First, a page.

Pharmaceutical ingredients have traditionally been produced in batches using multipurpose stirred vessels. Reactions and separations have typically been tailored to fit these units, facing multiple limitations when transferring synthetic routes from the laboratory to industrial scale. Scaling up thus resulted in many cases in low reaction yields and separation efficiencies. These limitations were however compensated by a relatively fast process implementation. For the pharmaceutical industry this meant that new drug products could be exclusively marketed for a longer time period, resulting in higher benefits than those that could be obtained with a highly optimized process requiring extra development time. Being the first to commercialize a product also meant a fundamental marketing advantage, since healthcare professionals commonly related pharmaceutical products to the original trademark. Furthermore, once a pharmaceutical product was approved, changes to the original production process could only be achieved at the expense of revalidating the whole process in a worldwide market, which typically prevented pharmaceutical companies from optimizing already existing manufacturing processes. Today, however, the pharmaceutical industry is facing a globalized market where national health institutions increasingly favor the prescription of low‐cost generics, and it is more and more expensive to develop new pharmaceutical ingredients with the potential to become, for a few years, blockbusters. Fierce competition has therefore resulted in a need to reduce manufacturing costs and optimize the efficiency of production processes. In addition, ethical reasons and ever stricter legislations demand the development of sustainable processes with the lowest possible environmental footprint. Continuous pharmaceutical manufacturing has been proposed as a way to facilitate process development and scale up, resulting in higher yields, improved quality, lower risks and reduced environmental impacts. Regulatory agencies, such as the FDA, have encouraged the transition towards novel technologies through increased process understanding. Developing a process within a more flexible design space based on sound engineering judgment potentially allows process optimization once the product has already been approved. Micro‐ and mini‐chemical systems have been envisaged as the optimal scale for pharmaceutical production, due to improved heat and mass transfer allowing safer operation in a larger design space. Scaling up to high throughputs could then be performed by replicating small‐scale units as required. However, significant uncertainties arise. For example, when should continuous processes be selected? Where are the highest benefits found? How can a continuous process be designed and implemented? Are continuous processes compatible with slow reactions? Do they allow problem free processing of solid particles? What is the cost needed to implement a continuous process? This PhD thesis tries to answer some of those questions through the development of a systematic framework that takes advantage of continuous processing technologies and process systems engineering for the efficient design of continuous pharmaceutical processes. The framework consists of a step‐by‐step procedure that guides the user from drug discovery and the initial process development steps towards process implementation. Guidelines are suggested for the selection of the most suitable operating mode. Conceptual continuous processes can then be compared against traditional batch‐wise processes in order to evaluate potential cost savings and/or lower environmental footprints. The design framework has been applied to a process originally developed by H. Lundbeck A/S to produce zuclopenthixol, an active pharmaceutical ingredient. The synthetic process includes four reaction steps (alkylation by a Grignard reaction, hydrolysis of the alkoxide product, dehydration and hydroamination) with very different kinetics and thermodynamics, and several separation and solvent exchange steps. The implementation of continuous processes provided improved product quality without the need of some of the product isolation and purification steps, resulting in a significant simplification of the process. The process mass intensity (kg of raw materials used per kg of product obtained) could then be reduced to at least half the original value. In this thesis, three of the unit operations included in the zuclopenthixol process were studied in detail. Specifically, the continuous alkylation reaction was achieved using a filter reactor coupled with a side‐entry tubular reactor, using real‐time in‐line near‐infrared (NIR) spectroscopy for monitoring the reaction and ensuring the right product quality. A subsequent hydrolysis of the alkoxide product was performed in continuous mode in a tubular reactor with segmented flow. The product of the hydrolysis reaction was fed to a hydrophobic membrane separator where the organic and aqueous phases were split. The organic phase was then dehydrated in continuous mode in a pressurized tubular reactor where the reaction rate of an otherwise slow reaction could be optimized by increasing the temperature above the normal boiling point of the solvent. These three unit operations could potentially be employed in similar reaction and separation steps, thus constituting ‘continuous‐flow building blocks’ for the design of novel continuous pharmaceutical processes.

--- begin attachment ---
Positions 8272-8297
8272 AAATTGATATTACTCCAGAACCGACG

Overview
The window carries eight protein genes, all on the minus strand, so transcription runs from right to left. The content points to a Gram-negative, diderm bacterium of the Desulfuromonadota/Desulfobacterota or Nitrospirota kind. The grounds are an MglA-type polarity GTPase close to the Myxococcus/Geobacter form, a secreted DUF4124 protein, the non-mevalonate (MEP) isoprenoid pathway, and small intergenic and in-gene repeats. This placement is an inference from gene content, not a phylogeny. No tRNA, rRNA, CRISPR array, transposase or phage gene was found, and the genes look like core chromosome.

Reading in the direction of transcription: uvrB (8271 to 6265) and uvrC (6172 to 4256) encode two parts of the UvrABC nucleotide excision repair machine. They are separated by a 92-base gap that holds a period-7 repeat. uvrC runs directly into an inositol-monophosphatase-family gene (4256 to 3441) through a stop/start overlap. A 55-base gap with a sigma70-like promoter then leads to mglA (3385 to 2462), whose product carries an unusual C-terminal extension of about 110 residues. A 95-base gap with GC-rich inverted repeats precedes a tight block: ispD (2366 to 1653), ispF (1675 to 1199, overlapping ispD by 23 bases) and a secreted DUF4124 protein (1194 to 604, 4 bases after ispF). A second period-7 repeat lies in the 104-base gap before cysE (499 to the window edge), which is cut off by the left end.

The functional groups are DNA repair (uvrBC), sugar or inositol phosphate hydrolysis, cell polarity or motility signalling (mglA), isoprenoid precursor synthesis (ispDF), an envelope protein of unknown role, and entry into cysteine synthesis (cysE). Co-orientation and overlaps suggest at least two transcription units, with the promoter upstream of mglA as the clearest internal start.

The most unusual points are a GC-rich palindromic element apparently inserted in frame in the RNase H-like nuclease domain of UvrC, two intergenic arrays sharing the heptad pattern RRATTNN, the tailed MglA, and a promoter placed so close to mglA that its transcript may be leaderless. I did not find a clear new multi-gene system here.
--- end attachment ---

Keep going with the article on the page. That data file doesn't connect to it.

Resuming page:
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Kiil, Søren, Gernaey, Krist, Gani, Rafiqul
Technical University of Denmark, Department of Chemical Engineering, 2011